EU Parliament excludes ‘use’ from due diligence rules before committee vote
The leading legal affairs committee of the European Parliament is set to vote on its position on the proposed corporate accountability rules next week, following an agreement reached by negotiators on Tuesday (18 April).
On the night of 18 April, members of the European Parliament (MEPs) reached an internal agreement on the corporate sustainability due diligence directive, proposed by the Commission in February 2022 to hold large companies accountable for human rights abuses and environmental violations in their value chain.
The meeting allowed MEPs to resolve many contentious points that previously delayed the legal affairs committee’s vote on the file. The vote is now set to take place next week.
Great news: we just reached a political agreement on EU-wide due diligence legislation! As of 3am on 18 April, we are a big step closer to European rules for doing business responsibly. (1/2) pic.twitter.com/t7LJYyFxHl
— Lara Wolters (@larawoltersEU) April 18, 2023
According to documents seen by EURACTIV, EU lawmakers finally agreed to exclude the downstream use of products or services from the directive’s scope.
The documents show MEPs agreed on the rules to be applied from the production to the sale, distribution and waste management of products or services provided by a company, leaving out due diligence and liability provisions regarding the use of products or services.
Civil society organisations already expressed concerns over such exclusion, seen as a limitation to corporate accountability, while business representatives argued that including it would excessively burden companies.
Compared to the original proposal, the European Parliament wants the rules to apply to a larger number of companies to ensure they conduct risk-based due diligence checks to identify, prevent and mitigate adverse impacts on human rights and the environment through a prioritisation approach.
According to the MEPs, the rules should apply to EU companies with more than 250 employees on average and a net worldwide turnover of more than €40 million and “ultimate parent companies” of a group with 500 employees and a net worldwide turnover of over €150 million.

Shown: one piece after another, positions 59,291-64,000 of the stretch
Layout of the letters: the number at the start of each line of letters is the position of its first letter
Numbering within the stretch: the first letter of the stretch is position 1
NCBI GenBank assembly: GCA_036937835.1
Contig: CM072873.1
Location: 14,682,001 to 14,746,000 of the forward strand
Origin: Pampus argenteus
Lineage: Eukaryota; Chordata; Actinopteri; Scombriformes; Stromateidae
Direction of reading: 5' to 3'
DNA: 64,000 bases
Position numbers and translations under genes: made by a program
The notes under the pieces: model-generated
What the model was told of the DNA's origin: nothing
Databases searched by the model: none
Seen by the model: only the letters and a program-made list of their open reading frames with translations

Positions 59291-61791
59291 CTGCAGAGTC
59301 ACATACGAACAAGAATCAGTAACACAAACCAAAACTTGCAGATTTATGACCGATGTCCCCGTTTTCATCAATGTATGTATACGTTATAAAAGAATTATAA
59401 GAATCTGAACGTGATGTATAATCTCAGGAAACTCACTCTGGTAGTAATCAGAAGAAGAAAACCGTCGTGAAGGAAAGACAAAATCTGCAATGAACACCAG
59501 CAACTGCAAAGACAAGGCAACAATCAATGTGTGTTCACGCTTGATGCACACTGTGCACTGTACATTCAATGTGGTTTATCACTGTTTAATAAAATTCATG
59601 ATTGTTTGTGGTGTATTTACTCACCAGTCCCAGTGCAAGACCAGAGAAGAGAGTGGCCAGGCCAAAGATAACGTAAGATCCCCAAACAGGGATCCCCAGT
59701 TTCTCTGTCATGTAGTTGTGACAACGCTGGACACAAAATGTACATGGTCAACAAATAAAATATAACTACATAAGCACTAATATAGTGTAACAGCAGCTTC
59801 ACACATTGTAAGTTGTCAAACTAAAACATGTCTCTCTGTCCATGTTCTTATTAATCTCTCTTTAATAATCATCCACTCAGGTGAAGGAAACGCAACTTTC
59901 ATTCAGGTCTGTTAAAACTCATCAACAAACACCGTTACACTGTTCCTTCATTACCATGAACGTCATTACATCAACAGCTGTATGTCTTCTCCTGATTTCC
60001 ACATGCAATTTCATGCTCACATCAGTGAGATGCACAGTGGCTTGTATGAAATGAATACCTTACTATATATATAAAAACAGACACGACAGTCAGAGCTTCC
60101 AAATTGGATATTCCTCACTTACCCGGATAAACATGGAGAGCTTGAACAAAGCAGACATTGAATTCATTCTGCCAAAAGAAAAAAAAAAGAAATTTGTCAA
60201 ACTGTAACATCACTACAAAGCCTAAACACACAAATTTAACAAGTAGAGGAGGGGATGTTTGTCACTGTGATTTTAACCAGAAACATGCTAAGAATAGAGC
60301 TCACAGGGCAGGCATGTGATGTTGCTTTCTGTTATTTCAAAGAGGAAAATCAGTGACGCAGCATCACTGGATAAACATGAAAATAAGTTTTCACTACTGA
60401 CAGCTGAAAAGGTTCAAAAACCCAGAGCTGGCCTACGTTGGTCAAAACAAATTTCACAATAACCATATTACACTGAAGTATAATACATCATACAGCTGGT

The rules would also apply to non-EU companies of the same size, which generated at least €40 million in the Union.
At the same time, EU lawmakers introduced a timeline for implementing the rules depending on the size of the companies.
The rules would apply three years after the directive’s entry into force to companies with more than 1000 employees and a €150 million turnover, while they would apply after four years to other companies within the directive’s scope. Companies which do not reach the €150 million worldwide threshold can wait five years before applying the rules.
The compromise text also introduces a harmonisation provision to ensure a level playing field for companies across the Single Market, with possible changes to the level of harmonisation six years after the directive’s entry into force.
The provision would prevent any member states from introducing more stringent due diligence rules than those provided under the EU directive.
According to Richard Gardiner, EU public policy lead at the World Benchmarking Alliance, this could lead to a “race to the bottom” instead of driving up sustainability performance.
“While we welcome the progress being made by MEPs to reach a deal, the overall purpose of the increased company due diligence must be to ensure a ‘race to the top’ approach,” he said.
“Capping the measures companies are expected to take, via maximum harmonisation, [risks] introducing a “race to the bottom,” he added.
As previously reported by EURACTIV, financial services, including asset managers and institutional investors, are included in the directive’s scope.
In the upcoming inter-institutional negotiations, the Parliament will need to find an agreement with EU governments, which agreed to leave it up to member states whether to include financial services in the directive’s scope in their common position in December 2022.
Committee vote ahead
The legal affairs committee is expected to vote on the compromises and adopt its report on 25 April.
This will allow the Parliament to finalise its position on the file during the 31 May – 1 June plenary session before entering into negotiations with member state governments in the EU Council.
[Edited by János Allenbach-Ammann and Alice Taylor]